4. Foucher G, Medina J, Navarro R. Percutaneous needle aponeurotomy: complications and results. J Hand Surg Br. 2003; 28(5):427-431.
  5. Hovius SE, Kan HJ, Smit X, et al. Extensive percutaneous aponeurotomy and lipografting: a new treatment for Dupuytren disease. Plast Reconstr Surg. 2011;128(1):221-228.
  6. Kan HJ, Selles RW, van Nieuwenhoven CA, et al. Percutaneous aponeurotomy and lipofilling (PALF) versus limited fasciectomy in patients with primary Dupuytren's contracture: A prospective, randomized, controlled trial. Plast Reconstr Surg. 2016; 137(6):1800-1812.
  7. Lee LC, Zhang AY, Chong AK, et al. Expression of a novel gene, MafB, in Dupuytren's disease. J Hand Surg Am. 2006; 31(2):211-218.
  8. Naam NH. Functional outcome of collagenase injections compared with fasciectomy in treatment of Dupuytren's contracture. Hand (N Y). 2013; 8(4):410-416.
  9. Peimer CA, Wilbrand S, Gerber RA, et al. Safety and tolerability of collagenase Clostridium histolyticum and fasciectomy for Dupuytren's contracture. J Hand Surg Eur. 2015; 40(2):141-149.
  10. Selles RW, Zhou C, Kan HJ, et al. Percutaneous aponeurotomy and lipofilling versus limited fasciectomy for Dupuytren's contracture: 5-Year results from a randomized clinical trial. Plast Reconstr Surg. 2018; 142(6):1523-1531.
  11. van Rijssen AL, Linden H, Werker PM. Five-year results of a randomized clinical trial on treatment in Dupuytren's disease: percutaneous needle fasciotomy versus limited fasciectomy. Plast Reconstr Surg. 2012; 129(2):469-477.
  12. Zhou C, Hovius SE, Slijper HP, et al. Collagenase Clostridium histolyticum versus limited fasciectomy for dupuytren's contracture: outcomes from a multicenter propensity score matched study. Plast Reconstr Surg. 2015; 136(1):87-97.

Government Agency, Medical Society, and Other Authoritative Publications:

  1. Brazzelli M, Cruickshank M, Tassie E, et al. Collagenase clostridium histolyticum for the treatment of Dupuytren's contracture: systematic review and economic evaluation. Health Technol Assess. 2015; 19(90):1-202.
  2. Rodrigues JN, Becker GW, Ball C, et al. Surgery for Dupuytren's contracture of the fingers. Cochrane Database Syst Rev. 2015; (12):CD010143.
Websites for Additional Information
  1. American Academy of Orthopedic Surgeons (AAOS). Dupuytren's Disease. Available at: Accessed on April 4, 2022.
  2. Dupuytren Foundation. Available at: Acessed on April 4, 2022.

Aponeurotomy, Percutaneous Needle
Dupuytren's Contracture Release
Fasciectomy, Fasciotomy

The use of specific product names is illustrative only. It is not intended to be a recommendation of one product over another, and is not intended to represent a complete listing of all products available.







Medical Policy & Technology Assessment Committee (MPTAC) review. Updated Websites for Additional Information section.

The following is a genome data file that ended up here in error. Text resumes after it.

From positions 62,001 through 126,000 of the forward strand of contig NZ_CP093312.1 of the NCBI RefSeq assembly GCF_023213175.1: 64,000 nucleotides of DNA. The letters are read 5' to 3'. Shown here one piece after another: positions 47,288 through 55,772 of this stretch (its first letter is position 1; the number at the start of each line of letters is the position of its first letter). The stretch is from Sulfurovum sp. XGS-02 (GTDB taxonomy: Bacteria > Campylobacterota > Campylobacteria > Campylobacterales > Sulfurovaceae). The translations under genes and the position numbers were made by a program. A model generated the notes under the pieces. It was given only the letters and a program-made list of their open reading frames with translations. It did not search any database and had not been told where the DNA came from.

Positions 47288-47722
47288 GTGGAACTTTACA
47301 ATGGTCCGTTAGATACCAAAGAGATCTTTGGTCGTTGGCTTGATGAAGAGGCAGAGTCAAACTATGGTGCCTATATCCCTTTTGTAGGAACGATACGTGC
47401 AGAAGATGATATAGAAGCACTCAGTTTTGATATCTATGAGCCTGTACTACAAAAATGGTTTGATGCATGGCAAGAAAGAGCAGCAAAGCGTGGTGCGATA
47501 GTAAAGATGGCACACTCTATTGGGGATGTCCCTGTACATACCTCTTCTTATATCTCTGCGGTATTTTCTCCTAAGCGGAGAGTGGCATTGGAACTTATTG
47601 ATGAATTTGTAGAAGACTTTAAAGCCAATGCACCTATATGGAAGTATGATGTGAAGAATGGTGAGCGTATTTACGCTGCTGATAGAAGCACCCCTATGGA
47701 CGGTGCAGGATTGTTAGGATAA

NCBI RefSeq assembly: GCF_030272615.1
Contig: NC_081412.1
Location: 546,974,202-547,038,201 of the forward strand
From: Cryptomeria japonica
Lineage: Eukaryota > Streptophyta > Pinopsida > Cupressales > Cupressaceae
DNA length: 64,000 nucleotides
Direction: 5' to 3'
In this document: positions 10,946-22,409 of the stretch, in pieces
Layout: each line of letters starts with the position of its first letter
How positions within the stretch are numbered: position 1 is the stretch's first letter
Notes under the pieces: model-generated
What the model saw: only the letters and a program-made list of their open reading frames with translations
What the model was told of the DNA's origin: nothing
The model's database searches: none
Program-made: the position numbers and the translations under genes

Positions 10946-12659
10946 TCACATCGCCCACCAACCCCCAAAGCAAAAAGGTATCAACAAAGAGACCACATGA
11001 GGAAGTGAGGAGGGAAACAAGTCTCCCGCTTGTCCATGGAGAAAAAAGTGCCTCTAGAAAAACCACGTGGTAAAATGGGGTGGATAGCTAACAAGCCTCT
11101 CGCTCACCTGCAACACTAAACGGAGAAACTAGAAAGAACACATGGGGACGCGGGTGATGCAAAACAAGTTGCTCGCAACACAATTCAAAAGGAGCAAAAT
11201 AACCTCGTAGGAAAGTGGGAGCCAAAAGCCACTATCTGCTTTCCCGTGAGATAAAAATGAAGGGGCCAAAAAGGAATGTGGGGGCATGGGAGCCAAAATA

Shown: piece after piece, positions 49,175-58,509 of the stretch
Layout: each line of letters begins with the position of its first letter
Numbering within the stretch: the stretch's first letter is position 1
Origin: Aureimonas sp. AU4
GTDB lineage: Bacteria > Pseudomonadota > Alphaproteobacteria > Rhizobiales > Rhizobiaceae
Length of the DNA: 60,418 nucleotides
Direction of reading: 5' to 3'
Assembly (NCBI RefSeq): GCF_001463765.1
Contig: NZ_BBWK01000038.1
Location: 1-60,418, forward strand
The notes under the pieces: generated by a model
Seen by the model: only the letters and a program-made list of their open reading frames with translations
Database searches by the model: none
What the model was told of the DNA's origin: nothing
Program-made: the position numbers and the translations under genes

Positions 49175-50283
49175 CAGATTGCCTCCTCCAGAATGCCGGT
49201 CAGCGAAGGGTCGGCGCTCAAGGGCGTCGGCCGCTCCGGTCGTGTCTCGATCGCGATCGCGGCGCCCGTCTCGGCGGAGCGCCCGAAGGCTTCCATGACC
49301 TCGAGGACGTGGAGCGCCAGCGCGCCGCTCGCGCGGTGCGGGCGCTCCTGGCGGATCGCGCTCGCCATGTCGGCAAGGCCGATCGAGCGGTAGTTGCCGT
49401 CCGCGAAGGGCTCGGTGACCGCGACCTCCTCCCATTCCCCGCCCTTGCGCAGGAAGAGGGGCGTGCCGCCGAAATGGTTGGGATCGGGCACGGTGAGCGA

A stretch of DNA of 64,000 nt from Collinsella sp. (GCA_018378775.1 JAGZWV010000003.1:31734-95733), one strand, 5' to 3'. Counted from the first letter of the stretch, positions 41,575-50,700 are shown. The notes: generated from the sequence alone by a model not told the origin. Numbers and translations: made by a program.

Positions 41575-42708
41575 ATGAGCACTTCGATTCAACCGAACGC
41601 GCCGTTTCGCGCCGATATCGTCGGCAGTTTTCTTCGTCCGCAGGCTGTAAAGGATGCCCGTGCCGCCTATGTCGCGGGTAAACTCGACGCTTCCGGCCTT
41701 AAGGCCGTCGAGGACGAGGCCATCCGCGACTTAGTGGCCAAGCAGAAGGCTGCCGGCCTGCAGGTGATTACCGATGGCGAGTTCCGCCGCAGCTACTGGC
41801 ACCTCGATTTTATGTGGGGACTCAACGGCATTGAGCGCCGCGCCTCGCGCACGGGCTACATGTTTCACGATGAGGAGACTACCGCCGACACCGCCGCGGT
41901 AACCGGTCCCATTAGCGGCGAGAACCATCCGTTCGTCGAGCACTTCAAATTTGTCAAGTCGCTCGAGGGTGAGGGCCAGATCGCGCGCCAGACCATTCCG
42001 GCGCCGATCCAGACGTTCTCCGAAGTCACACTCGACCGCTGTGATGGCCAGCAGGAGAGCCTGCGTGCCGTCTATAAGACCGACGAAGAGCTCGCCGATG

MPTAC review. Discussion/General Information, References, and Websites for Additional Information sections updated. Reformatted Coding section.




MPTAC review. References were updated.




MPTAC review. The MN criteria for surgery were revised to clarify symptomatic contracture. Updated References section.




MPTAC review. Updated References section.




The document header wording updated from “Current Effective Date” to “Publish Date.”




MPTAC review. Updated References section.




MPTAC review. Discussion, References and Websites were updated. Updated formatting in Clinical Indications section. Removed ICD-9 codes from Coding section.




MPTAC review. References were updated.




MPTAC review. References were updated.




MPTAC review. References were updated.




MPTAC review. Discussion/General Information and References updated.




MPTAC review. Medically necessary contracture criteria for the metacarpophalangeal (MP) joint changed to 20 degrees. Discussion/General Information and References updated.




MPTAC review. Criteria revised to include contracture measurements. Title changed. Discussion/General Information and References were updated.




MPTAC review. Place of service removed. Discussion and references were updated.




MPTAC review. References were updated.




MPTAC review. References were updated.




MPTAC review. References updated.




MPTAC review. Revision based on Pre-merger Anthem and Pre-merger WellPoint Harmonization.


Pre-Merger Organizations

Last Review Date

Document Number


Anthem, Inc.





WellPoint Health Networks, Inc.



Dupuytren's Contracture Release

Federal and State law, as well as contract language, and Medical Policy take precedence over Clinical UM Guidelines. We reserve the right to review and update Clinical UM Guidelines periodically. Clinical guidelines approved by the Medical Policy & Technology Assessment Committee are available for general adoption by plans or lines of business for consistent review of the medical necessity of services related to the clinical guideline when the plan performs utilization review for the subject. Due to variances in utilization patterns, each plan may choose whether to adopt a particular Clinical UM Guideline. To determine if review is required for this Clinical UM Guideline, please contact the customer service number on the member's card.

Alternatively, commercial or FEP plans or lines of business which determine there is not a need to adopt the guideline to review services generally across all providers delivering services to Plan’s or line of business’s members may instead use the clinical guideline for provider education and/or to review the medical necessity of services for any provider who has been notified that his/her/its claims will be reviewed for medical necessity due to billing practices or claims that are not consistent with other providers, in terms of frequency or in some other manner.

No part of this publication may be reproduced, stored in a retrieval system or transmitted, in any form or by any means, electronic, mechanical, photocopying, or otherwise, without permission from the health plan.

© CPT Only - American Medical Association